P.Kramer 17 R (P. 13102 R)


Horoscopes. Up to our modern times, they are consulted by people in order to get an interpretation of their own fate or to get predictions about coming events. The timelessness of such questions for human kind is made clear by the millennia-old traditions of horoscopes. The zodiac with planetary position presented here formed the basis for creating a horoscope.

The papyrus originates from mummy cartonnage into which the papyrus was later processed. It was found in 1907 by Otto Rubensohn near Abusir el-Melek, on the west side of the Nile about 120 kilometers south of Cairo. The zodiac was written over an older account of wheat from Ptolemaic times, which can be dated to the 2nd–1st century BC. Two faded or removed lines of this account are still clearly visible in the middle of the circle. Below the circle, further traces of seven lines of rubbed-off ink can be seen. On the verso (the reverse side) of the papyrus there is an account, presumably for hay loads, which is probably somewhat younger than the account of wheat on the recto (the front). This was probably already there when the zodiac was created. The reuse of a papyrus already described for the creation of a horoscope as in this case is not special. It can also be observed in other horoscopes of the Berlin Papyrus Collection.

Since Hellenistic times, depictions of the zodiac have been popular motifs in ancient art. These were captured in mosaics, sculptures, celestial globes and flat reliefs. In spite of the widespread subject, hardly any representations of zodiacs on papyrus have survived to this day. In most cases these are circle drawings with written indications of the signs of the zodiac.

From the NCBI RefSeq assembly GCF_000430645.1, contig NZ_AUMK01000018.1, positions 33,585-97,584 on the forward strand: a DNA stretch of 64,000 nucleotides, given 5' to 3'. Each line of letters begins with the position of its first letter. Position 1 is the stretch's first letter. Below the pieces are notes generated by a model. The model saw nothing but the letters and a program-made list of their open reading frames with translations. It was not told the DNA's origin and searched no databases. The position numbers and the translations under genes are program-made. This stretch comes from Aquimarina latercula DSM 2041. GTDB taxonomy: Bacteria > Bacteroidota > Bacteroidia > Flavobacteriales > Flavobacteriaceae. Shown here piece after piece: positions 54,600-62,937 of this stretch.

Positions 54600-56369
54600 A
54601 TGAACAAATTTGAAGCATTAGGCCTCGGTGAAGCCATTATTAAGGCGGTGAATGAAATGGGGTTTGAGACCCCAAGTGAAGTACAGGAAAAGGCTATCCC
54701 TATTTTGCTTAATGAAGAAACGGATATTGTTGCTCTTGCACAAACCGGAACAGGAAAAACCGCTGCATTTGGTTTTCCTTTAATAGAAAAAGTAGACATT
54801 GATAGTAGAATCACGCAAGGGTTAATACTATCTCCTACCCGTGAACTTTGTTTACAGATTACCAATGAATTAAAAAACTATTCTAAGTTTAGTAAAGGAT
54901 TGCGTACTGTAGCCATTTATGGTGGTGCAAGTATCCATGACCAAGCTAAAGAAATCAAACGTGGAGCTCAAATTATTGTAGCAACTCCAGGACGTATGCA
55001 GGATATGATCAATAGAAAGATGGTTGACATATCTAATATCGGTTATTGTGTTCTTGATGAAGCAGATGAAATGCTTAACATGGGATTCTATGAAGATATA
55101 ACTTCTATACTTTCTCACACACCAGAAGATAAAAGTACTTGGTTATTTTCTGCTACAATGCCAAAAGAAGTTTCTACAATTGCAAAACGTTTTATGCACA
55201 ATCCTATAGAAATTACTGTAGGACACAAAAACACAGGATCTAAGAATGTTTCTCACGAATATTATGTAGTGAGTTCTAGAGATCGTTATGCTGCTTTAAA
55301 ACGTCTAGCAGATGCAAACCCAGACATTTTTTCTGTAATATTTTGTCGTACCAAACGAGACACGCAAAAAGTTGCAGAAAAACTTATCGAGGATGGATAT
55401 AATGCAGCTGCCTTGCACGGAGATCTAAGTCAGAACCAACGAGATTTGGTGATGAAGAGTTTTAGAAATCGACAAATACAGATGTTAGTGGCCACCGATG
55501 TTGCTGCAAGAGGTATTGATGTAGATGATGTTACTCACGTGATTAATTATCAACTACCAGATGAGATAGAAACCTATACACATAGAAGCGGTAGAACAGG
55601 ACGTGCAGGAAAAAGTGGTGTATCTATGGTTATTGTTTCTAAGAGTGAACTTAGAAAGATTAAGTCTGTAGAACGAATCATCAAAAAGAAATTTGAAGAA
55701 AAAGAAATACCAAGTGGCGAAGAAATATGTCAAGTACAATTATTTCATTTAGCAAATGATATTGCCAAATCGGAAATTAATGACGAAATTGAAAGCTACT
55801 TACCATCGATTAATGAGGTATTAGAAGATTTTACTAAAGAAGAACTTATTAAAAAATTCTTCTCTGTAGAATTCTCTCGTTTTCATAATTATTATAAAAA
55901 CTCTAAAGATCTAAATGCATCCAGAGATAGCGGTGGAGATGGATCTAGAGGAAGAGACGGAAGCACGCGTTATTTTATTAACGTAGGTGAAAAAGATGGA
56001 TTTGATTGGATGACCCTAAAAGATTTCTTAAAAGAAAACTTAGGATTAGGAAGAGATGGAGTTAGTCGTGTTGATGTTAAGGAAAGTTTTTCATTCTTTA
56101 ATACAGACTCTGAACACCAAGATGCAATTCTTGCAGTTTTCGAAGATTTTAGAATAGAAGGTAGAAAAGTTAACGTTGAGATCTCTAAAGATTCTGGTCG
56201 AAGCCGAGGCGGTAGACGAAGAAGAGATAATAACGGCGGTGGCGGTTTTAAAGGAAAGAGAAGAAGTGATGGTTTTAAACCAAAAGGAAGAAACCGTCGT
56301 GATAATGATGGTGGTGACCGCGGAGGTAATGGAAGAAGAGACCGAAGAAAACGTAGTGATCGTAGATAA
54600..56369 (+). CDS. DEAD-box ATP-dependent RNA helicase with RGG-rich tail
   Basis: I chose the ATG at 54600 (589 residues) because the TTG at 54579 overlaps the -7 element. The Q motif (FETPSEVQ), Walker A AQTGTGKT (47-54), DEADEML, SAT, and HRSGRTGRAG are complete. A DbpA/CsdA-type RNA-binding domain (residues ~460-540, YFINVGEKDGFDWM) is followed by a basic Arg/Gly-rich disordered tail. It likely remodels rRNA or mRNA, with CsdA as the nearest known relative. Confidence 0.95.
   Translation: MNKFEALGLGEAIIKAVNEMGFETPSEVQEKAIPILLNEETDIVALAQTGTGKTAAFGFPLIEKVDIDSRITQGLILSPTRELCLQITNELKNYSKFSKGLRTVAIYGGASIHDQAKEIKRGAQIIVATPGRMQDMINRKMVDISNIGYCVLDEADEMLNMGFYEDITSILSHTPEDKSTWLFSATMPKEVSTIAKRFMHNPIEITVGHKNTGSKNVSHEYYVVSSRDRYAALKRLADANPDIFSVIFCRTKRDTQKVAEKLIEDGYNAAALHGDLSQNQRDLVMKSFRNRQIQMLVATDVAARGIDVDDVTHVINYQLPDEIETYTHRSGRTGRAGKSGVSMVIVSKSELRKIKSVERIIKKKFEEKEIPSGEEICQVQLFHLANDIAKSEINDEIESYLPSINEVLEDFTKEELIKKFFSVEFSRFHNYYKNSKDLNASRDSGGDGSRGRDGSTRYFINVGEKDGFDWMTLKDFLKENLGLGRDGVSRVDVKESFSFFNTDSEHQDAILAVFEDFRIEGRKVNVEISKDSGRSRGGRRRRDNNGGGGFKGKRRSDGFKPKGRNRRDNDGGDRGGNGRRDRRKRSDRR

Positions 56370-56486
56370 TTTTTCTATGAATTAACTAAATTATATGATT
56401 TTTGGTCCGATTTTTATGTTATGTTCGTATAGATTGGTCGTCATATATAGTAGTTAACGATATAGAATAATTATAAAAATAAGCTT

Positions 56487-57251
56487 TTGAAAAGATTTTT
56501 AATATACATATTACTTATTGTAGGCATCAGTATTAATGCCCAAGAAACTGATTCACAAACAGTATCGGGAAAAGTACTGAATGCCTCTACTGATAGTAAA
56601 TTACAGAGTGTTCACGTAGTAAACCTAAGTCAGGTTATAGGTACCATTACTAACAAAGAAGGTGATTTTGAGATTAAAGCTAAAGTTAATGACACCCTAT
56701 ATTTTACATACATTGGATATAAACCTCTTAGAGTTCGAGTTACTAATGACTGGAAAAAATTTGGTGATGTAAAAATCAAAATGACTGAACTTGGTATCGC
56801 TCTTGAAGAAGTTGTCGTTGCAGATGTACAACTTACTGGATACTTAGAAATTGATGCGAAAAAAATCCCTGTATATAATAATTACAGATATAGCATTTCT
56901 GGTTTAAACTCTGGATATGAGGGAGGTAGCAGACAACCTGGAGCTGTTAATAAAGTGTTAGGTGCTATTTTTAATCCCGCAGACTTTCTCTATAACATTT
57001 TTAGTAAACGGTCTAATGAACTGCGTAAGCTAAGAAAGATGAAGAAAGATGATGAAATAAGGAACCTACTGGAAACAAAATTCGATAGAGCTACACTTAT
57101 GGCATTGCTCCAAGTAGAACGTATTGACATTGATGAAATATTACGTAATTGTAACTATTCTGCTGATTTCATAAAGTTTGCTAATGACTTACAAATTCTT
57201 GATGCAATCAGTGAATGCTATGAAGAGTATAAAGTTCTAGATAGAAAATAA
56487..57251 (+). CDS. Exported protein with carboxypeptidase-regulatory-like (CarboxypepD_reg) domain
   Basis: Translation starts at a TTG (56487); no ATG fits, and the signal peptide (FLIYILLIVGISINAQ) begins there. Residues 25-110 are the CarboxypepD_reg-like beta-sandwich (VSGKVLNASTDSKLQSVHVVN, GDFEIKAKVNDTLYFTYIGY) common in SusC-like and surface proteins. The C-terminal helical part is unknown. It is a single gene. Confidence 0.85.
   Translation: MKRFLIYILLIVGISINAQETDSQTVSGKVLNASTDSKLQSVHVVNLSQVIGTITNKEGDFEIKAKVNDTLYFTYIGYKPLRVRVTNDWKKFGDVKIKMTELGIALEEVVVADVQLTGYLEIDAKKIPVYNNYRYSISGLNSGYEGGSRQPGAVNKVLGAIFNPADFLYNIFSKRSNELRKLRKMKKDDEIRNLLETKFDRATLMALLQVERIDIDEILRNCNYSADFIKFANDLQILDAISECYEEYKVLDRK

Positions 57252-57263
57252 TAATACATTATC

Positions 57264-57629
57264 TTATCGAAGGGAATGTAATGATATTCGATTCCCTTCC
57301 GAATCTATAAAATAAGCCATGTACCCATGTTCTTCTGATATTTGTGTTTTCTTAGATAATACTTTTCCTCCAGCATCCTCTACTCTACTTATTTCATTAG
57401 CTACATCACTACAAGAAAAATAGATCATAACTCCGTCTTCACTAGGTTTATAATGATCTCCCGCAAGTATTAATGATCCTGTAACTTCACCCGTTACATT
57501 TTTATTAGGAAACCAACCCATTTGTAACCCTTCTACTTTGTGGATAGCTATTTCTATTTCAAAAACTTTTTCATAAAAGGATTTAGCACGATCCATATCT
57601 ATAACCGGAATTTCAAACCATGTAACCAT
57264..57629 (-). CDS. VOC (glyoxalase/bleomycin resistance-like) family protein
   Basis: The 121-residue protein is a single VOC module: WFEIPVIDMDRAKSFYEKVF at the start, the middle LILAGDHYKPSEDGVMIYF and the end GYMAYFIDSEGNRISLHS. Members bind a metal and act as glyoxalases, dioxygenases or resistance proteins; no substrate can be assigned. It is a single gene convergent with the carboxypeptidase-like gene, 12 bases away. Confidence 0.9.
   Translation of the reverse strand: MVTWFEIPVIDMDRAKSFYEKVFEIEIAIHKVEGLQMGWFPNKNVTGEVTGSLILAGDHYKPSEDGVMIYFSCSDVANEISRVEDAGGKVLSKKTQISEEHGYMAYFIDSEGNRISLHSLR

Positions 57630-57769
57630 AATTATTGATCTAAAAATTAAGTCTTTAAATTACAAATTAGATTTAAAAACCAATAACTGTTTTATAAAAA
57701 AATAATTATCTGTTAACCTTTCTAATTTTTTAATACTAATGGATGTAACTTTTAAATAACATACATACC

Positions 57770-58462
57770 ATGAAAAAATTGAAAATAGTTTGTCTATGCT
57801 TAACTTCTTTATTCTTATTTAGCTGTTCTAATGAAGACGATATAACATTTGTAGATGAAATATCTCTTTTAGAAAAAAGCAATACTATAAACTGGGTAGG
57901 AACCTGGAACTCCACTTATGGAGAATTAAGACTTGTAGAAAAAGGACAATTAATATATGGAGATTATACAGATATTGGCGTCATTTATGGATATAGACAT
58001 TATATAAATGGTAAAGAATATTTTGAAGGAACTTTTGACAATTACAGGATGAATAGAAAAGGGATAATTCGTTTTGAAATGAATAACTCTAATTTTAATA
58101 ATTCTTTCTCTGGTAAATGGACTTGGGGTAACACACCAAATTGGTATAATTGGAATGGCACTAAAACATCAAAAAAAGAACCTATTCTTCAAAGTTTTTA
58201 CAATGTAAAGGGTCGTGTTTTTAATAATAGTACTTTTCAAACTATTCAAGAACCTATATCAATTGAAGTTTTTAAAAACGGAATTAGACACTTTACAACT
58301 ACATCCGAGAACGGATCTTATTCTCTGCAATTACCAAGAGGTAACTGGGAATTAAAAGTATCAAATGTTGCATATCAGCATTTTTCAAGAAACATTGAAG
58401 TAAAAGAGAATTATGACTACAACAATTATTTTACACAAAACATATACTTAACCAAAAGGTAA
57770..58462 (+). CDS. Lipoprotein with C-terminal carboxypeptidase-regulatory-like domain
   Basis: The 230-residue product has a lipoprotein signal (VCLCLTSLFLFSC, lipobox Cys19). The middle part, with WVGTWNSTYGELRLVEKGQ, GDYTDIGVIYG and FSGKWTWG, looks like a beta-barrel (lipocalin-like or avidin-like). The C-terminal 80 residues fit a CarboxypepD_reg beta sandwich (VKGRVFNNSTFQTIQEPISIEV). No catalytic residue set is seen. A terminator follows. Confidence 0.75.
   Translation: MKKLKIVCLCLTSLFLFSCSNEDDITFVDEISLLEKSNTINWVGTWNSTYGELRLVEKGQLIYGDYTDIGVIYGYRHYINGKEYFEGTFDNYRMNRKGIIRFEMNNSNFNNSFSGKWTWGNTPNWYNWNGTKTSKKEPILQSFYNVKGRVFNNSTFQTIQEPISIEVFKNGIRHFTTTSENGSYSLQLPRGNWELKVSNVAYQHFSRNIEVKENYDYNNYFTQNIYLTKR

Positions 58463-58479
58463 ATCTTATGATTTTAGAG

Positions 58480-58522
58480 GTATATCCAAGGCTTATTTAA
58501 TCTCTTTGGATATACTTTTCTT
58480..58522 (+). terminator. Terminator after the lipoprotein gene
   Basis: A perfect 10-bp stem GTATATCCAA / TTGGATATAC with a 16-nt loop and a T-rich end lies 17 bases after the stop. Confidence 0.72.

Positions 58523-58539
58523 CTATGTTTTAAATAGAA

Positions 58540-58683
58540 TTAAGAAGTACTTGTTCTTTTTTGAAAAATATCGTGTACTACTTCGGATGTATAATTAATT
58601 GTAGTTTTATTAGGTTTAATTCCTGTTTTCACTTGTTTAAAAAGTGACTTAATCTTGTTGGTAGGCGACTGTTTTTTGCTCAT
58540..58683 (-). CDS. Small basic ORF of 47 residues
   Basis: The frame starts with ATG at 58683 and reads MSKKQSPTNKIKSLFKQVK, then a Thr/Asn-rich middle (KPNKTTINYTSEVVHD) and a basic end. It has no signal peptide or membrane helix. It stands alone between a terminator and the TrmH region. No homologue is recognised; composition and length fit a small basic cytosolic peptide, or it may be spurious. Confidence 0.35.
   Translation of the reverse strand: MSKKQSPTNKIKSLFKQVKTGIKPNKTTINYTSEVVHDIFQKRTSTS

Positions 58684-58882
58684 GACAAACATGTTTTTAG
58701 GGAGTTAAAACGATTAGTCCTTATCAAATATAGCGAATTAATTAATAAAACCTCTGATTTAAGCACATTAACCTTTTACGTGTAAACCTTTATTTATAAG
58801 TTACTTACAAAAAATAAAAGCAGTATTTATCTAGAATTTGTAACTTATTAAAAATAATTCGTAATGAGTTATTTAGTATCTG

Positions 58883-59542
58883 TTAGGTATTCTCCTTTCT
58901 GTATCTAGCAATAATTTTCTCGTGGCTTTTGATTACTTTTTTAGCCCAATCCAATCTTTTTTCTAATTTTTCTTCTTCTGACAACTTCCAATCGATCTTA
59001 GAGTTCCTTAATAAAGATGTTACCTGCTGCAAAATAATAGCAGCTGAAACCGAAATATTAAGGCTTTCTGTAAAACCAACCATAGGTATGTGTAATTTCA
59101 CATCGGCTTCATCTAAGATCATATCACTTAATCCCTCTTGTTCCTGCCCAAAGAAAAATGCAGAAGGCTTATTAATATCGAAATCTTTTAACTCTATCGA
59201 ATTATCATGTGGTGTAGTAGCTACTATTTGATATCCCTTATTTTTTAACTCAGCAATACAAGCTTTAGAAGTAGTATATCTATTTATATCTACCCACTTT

The Berlin Zodiac is dated in the period between the 1st century BC and the 1st century AD. On the preserved fragment the right side of a zodiac can be seen with the names of the zodiac signs in the margin and further notes outside the circle. In the centre of the circle is an animal running to the right, but its identification is unclear. For a representation of the Zodiac Helios with the Quadriga of the Sun, as it is often found within zodiacs, the front part of the animal already takes up too much space, which, moreover, resembles more a dog or a lion than a horse.

The series of signs of the zodiac begins at the top in the middle with the constellation of the beginning of spring, Aries, as is often the case in ancient zodiacs. Then the rest of the signs of the zodiac follow in order. The notes outside the upper right corner of the zodiac are the names of the planets Mars, Jupiter and Mercury. The positions of the planets are similar to those in other ancient representations of zodiacs, suggesting the purpose of the zodiac. It was probably used to record the constellation of the stars at a certain time in order to create a horoscope. Against this background, it can be assumed that other planets such as Venus and Saturn as well as the Sun and Moon were also noted on this zodiac.

We will never know how the message of the horoscope to the person who had it created was, whether it was useful or even revealed answers to essemtial questions of human kind. For although the usefulness of horoscopes was astrological in nature, their form was purely astronomical – the astrological interpretation, the horoscope, was not written down.

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